US 20030159100 A1 Abstract An improved turbo code based incremental redundancy includes a first step of puncturing a data stream for a first transmission to provide a set of first unpunctured trellis sections. A next step includes puncturing a data stream for a second transmission to provide a set of second unpunctured trellis sections. A next step includes incremental redundancy combining the first and second transmissions of the trellises to provide non-adjacent first and second unpunctured trellis sections. The above arrangement results in a uniform distribution of punctured and unpunctured bits to provide lower errors.
Claims(24) 1. A method for improving turbo code based incremental redundancy, the method comprising the steps of:
puncturing a data stream for a first transmission to provide a set of first unpunctured trellis sections; puncturing a data stream for a second transmission to provide a set of second unpunctured trellis sections; and incremental redundancy combining the first and second transmissions of the trellises to provide non-adjacent first and second unpunctured trellis sections. 2. The method of 3. The method of 4. The method of e _{int}(r)={[X _{i}−(r·e _{plus} /r _{max})−1]mod e _{plus}}+1and
e _{int}(r)={[X _{i}−((s+2·r)·e _{plus}/(2·r _{max}))−1]mod e _{plus}}+1where r∈{0, . . . ,r
_{max}−1} and r_{max }is the total number of redundancy versions allowed by varying r, wherein e_{ini }is calculated for each bit stream according to the e_{ini }variation parameter r, s is 0 or 1 depending on whether the transmission is non-self-decodable or self-decodable, respectively, e_{plus}, and e_{minus }are chosen according to the table _{i} _{plus} _{minus} _{sys} _{sys} _{sys }− N_{t,sys}|_{p1} _{p1} _{p1 }− N_{t,p1}|_{p2} _{p2} _{p2 }− N_{t,p2}|where a=2 for parity 1 and a=1 for parity 2, N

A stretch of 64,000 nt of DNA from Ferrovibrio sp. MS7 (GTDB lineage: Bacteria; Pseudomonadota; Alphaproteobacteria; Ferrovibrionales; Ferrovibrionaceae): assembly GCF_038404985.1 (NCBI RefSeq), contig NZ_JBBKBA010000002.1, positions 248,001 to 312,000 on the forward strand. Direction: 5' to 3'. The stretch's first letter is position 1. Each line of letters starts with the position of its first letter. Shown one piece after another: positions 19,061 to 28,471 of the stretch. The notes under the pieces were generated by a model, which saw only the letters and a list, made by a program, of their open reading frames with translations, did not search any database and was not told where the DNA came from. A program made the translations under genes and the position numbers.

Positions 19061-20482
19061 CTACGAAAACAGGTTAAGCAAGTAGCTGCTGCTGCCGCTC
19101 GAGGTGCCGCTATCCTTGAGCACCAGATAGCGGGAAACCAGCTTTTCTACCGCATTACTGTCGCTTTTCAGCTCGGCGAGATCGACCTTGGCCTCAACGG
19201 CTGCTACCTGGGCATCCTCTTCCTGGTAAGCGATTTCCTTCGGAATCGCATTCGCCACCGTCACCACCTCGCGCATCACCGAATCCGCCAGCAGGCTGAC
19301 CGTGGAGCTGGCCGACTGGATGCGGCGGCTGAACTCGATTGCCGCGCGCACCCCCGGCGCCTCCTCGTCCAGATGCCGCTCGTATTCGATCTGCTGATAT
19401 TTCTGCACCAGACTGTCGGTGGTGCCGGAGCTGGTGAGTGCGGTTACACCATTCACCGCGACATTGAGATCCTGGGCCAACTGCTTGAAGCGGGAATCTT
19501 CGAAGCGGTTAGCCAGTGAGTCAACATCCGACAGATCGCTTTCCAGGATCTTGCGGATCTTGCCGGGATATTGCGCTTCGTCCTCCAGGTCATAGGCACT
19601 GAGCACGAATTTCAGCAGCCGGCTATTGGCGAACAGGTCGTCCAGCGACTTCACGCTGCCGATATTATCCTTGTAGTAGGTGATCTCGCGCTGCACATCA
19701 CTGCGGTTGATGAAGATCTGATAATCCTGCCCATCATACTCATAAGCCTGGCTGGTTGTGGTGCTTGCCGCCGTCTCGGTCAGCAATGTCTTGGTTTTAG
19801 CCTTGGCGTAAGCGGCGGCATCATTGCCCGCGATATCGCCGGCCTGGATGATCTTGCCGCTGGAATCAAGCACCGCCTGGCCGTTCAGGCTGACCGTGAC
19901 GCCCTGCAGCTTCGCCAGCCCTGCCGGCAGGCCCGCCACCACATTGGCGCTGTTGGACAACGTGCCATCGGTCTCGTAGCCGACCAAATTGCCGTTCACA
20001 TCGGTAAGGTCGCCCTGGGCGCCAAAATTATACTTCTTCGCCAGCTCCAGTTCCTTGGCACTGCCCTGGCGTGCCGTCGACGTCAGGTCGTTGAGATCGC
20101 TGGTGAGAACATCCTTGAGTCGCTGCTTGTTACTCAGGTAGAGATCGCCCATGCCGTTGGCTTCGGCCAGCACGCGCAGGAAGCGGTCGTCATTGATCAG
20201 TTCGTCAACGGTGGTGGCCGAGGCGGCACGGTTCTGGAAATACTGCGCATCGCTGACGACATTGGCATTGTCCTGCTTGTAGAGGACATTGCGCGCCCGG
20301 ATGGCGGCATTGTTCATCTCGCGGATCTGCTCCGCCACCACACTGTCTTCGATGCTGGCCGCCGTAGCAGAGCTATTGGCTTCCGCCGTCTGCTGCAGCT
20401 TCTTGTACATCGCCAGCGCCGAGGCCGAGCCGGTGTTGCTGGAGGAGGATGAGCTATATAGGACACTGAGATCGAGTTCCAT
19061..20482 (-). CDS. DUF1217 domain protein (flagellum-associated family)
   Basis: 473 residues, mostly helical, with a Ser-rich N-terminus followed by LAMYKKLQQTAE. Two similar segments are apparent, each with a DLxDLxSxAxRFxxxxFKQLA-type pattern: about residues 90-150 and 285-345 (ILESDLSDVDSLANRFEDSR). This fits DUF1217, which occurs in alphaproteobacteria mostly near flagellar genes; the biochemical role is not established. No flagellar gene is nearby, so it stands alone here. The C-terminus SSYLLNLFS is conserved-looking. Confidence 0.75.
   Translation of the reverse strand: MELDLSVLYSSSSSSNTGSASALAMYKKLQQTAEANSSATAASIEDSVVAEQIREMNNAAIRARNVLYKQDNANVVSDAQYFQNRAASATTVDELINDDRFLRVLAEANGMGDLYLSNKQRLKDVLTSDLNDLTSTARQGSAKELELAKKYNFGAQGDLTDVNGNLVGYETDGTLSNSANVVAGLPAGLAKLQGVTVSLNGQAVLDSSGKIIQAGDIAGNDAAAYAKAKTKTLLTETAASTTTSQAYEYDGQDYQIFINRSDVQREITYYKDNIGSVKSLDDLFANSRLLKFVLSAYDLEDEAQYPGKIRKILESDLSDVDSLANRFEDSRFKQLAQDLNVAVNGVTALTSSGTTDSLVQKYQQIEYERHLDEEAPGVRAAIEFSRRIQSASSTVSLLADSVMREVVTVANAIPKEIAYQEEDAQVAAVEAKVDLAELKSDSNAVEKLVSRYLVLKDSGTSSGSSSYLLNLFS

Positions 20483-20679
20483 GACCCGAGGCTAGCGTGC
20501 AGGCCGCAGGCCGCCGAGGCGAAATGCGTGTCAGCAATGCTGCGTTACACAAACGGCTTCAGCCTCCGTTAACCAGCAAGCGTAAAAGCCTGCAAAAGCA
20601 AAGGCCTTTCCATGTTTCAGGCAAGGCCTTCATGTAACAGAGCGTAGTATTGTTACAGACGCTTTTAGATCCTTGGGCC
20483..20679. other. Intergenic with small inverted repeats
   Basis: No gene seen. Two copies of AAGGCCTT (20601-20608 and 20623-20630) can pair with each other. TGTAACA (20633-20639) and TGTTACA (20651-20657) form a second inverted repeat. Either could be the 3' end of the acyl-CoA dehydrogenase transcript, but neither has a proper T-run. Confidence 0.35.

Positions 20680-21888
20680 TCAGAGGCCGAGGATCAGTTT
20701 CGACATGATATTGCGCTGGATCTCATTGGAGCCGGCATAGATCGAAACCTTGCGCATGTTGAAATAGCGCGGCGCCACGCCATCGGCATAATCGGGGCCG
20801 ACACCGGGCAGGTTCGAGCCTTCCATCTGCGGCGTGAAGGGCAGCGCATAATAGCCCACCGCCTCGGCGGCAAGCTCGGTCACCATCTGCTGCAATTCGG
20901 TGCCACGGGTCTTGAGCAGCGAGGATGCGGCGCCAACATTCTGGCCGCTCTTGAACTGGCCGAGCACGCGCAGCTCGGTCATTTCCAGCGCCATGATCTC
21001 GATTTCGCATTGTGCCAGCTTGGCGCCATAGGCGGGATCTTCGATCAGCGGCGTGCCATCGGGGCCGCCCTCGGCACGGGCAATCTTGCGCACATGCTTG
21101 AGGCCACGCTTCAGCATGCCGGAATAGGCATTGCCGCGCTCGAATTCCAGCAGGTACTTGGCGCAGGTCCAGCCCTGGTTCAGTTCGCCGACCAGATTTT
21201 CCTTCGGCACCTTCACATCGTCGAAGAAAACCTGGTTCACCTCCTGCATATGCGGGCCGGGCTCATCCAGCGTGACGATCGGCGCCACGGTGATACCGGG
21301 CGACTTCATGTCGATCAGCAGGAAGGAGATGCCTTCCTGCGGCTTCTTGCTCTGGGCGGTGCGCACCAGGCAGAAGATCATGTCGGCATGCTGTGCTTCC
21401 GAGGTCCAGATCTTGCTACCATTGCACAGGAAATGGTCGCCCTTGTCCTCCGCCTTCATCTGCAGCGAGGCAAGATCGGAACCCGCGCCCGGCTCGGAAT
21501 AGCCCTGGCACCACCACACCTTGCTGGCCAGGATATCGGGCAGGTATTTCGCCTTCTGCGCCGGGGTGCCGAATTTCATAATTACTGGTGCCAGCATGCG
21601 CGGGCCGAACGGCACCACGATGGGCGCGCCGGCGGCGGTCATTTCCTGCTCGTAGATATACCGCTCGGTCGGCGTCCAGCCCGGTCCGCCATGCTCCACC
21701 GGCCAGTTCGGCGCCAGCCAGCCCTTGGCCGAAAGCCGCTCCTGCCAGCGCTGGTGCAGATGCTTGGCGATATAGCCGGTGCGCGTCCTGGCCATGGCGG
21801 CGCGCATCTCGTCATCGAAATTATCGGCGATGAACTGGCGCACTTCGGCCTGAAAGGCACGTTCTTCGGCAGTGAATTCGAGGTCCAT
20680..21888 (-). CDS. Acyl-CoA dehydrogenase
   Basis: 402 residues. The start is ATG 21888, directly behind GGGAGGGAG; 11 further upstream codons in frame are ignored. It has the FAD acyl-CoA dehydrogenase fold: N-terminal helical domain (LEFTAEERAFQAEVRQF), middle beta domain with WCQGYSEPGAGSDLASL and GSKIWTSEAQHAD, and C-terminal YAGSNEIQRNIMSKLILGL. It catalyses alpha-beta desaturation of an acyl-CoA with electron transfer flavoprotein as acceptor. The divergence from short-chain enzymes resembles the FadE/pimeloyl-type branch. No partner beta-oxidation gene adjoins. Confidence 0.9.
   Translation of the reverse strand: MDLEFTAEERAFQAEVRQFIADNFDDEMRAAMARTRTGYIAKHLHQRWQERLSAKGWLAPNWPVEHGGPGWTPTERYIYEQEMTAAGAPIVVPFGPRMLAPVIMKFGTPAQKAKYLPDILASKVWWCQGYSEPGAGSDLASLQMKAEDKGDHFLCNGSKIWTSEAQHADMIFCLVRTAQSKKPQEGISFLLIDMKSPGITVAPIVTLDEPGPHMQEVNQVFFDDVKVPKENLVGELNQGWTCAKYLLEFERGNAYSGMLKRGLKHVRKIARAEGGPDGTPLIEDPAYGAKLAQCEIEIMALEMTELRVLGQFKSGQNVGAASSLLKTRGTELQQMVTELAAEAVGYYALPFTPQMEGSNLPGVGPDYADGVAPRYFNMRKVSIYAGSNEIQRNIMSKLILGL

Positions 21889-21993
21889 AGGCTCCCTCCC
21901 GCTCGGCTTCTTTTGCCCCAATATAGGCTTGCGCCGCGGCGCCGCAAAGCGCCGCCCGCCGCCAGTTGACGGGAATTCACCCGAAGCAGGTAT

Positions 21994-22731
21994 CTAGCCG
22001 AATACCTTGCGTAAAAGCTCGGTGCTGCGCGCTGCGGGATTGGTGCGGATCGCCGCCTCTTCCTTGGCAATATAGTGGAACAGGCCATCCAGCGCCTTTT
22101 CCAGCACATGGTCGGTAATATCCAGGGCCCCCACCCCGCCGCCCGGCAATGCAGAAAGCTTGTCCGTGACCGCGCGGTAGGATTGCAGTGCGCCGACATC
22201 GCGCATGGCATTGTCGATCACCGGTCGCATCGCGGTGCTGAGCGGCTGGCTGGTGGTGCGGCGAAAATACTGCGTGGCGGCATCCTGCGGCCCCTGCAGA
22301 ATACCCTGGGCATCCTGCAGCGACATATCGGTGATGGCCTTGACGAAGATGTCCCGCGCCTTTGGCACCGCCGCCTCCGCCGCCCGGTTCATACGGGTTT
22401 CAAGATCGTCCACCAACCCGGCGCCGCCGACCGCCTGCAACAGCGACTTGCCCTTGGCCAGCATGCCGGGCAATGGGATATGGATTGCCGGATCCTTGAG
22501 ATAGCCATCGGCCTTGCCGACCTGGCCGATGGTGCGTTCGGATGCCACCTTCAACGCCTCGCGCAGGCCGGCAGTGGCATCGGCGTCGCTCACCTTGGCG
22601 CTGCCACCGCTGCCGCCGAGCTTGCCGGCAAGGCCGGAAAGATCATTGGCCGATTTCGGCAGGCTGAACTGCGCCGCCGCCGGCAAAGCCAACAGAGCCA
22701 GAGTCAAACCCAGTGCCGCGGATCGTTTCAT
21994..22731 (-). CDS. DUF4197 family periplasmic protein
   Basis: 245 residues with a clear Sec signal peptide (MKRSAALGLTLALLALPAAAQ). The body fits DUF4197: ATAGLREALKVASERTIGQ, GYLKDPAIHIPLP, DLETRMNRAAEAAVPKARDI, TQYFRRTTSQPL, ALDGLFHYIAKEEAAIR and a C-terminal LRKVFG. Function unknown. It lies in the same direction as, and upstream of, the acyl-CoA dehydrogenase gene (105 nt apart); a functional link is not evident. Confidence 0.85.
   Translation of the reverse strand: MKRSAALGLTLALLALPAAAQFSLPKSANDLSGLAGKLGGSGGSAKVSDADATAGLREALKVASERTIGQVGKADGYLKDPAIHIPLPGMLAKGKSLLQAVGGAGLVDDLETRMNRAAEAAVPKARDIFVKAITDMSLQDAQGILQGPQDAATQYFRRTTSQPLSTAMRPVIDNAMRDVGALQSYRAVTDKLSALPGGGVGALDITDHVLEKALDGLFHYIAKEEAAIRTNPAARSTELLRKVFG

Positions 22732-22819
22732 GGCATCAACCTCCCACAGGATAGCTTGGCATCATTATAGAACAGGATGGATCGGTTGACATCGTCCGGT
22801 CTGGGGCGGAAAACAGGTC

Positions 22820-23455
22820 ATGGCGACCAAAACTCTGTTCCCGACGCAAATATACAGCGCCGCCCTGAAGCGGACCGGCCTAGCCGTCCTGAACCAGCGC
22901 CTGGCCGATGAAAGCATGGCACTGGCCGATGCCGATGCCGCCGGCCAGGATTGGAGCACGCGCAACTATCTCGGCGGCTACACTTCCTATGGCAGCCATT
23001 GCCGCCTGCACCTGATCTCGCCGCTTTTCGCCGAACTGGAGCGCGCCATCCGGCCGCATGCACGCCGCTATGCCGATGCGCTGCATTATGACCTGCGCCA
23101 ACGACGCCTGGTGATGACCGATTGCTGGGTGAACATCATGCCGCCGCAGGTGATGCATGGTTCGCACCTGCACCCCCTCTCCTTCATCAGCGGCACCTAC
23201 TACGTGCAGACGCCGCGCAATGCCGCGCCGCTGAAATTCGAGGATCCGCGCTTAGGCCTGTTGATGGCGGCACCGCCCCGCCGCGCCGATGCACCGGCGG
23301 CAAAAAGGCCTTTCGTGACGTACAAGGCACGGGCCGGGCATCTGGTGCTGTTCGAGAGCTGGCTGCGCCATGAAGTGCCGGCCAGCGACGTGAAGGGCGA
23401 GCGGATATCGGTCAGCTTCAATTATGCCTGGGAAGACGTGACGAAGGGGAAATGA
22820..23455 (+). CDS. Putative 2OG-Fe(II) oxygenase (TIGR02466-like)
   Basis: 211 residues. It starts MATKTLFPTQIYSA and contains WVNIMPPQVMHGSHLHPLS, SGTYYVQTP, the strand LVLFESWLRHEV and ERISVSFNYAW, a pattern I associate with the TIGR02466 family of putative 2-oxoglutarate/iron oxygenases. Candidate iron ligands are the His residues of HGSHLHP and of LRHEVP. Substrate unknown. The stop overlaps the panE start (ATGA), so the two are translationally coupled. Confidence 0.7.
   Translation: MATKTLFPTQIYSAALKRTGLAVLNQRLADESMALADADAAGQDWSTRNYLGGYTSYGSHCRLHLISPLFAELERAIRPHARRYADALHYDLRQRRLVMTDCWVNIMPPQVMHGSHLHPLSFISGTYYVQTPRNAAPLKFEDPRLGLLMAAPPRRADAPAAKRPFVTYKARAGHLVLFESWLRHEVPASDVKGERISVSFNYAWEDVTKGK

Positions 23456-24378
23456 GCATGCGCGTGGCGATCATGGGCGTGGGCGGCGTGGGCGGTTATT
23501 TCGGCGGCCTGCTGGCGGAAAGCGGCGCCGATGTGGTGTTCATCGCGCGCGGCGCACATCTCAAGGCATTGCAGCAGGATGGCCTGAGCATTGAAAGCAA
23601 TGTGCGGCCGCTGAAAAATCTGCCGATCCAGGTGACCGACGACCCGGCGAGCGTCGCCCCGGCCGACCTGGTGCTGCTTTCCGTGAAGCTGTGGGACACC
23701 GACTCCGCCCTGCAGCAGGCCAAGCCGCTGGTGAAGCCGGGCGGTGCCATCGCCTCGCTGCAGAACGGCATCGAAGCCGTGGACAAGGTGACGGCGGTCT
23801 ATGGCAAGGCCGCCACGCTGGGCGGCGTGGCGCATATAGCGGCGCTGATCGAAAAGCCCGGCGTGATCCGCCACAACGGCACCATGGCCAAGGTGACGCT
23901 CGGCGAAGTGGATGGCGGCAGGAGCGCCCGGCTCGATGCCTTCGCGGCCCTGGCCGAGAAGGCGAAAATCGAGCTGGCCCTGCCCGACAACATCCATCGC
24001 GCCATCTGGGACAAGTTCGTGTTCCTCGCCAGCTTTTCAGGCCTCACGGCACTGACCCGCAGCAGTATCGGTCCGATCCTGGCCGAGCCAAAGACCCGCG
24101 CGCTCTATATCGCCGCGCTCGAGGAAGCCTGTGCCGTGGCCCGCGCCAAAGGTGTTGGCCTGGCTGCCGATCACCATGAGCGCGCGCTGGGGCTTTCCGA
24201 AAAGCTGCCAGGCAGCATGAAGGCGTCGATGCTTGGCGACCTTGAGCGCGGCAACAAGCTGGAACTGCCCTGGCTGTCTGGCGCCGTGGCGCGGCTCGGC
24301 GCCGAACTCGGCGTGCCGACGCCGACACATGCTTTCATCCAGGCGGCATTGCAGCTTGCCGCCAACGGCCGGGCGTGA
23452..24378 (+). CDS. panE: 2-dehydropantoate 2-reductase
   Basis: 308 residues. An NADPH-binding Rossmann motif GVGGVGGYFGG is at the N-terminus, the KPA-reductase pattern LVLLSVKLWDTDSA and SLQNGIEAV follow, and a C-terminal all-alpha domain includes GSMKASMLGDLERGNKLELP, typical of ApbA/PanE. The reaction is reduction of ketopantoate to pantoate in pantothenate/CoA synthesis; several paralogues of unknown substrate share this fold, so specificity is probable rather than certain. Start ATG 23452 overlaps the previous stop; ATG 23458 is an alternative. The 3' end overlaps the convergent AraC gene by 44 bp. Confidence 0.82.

_{sys }is the number of systematic bits, N_{p1 }is the number of parity 1 bits, N_{p2 }is the number of parity 2 bits, N_{t,sys }is the number of transmitted systematic bits, N_{t,p1 }is the number of transmitted parity 1 bits, and N_{t,p2 }is the number of transmitted parity 2 bits, and wherein rate matching equations are selected from one of the group consisting of: choosing either one of the equations to rate match for both the case of puncturing (i.e., N_{data}≦N_{sys}+N_{p1}+N_{p2}) and the case of repetition (i.e., N_{data}>N_{sys }+N_{p1}+N_{p2}), and choosing one of the equations to rate match for puncturing and the other equation to rate matching for repetition. 5. The method of e _{ini}(r)={[X _{i}−(r·e _{plus}/2)−1]mod e _{plus}}+1in the case of puncturing , i.e., N
_{data}≦N_{sys}+N_{p1}+N_{p2}, ande _{ini}(r)={[X _{i}−((2·s+r)·e _{plus}/4)−1]mod e _{plus}}+1for repetition, i.e., N
_{data}>N_{sys }+N_{p1}+N_{p2}, where r is the e_{ini }variation parameter, s is 0 or 1 depending on whether the transmission is non-self-decodable or self-decodable, respectively, and r ranges from 0 to r_{max }to vary the initial error variable e_{ini}, and X_{i}, e_{plus}, and e_{minus }are chosen according to the table _{i} _{plus} _{minus} _{sys} _{sys} _{sys }− N_{t,sys}|_{p1} _{p1} _{p1 }− N_{t,p1}|_{p2} _{p2} _{p2 }− N_{t,p2}|where a=2 for parity 1 and a=1 for parity 2, N
_{sys }is the number of systematic bits, N_{p1 }is the number of parity 1 bits, N_{p2 }is the number of parity 2 bits, N_{t,sys }is the number of transmitted systematic bits, N_{t,p1 }is the number of transmitted parity 1 bits, and N_{t,p2 }is the number of transmitted parity 2 bits. 6. The method of if Chase redundancy is chosen, setting s=1 and r=1 for all transmissions; if a partial IR redundancy is chosen, performing the substeps of:
calculating the possible number of unique redundancy versions as
where N
_{p} _{ — } _{i }represents the number of parity bits at the output of the turbo encoder from the i^{th }parity stream, N_{t} _{ — } _{p} _{ — } _{i }represents the number of parity bits to be transmitted from the i^{th }parity stream, and P is the number of parity streams, wherein if r_{N}>r_{max }then r_{N}=r_{max}; and for transmission index n, from 1,2, . . . ,r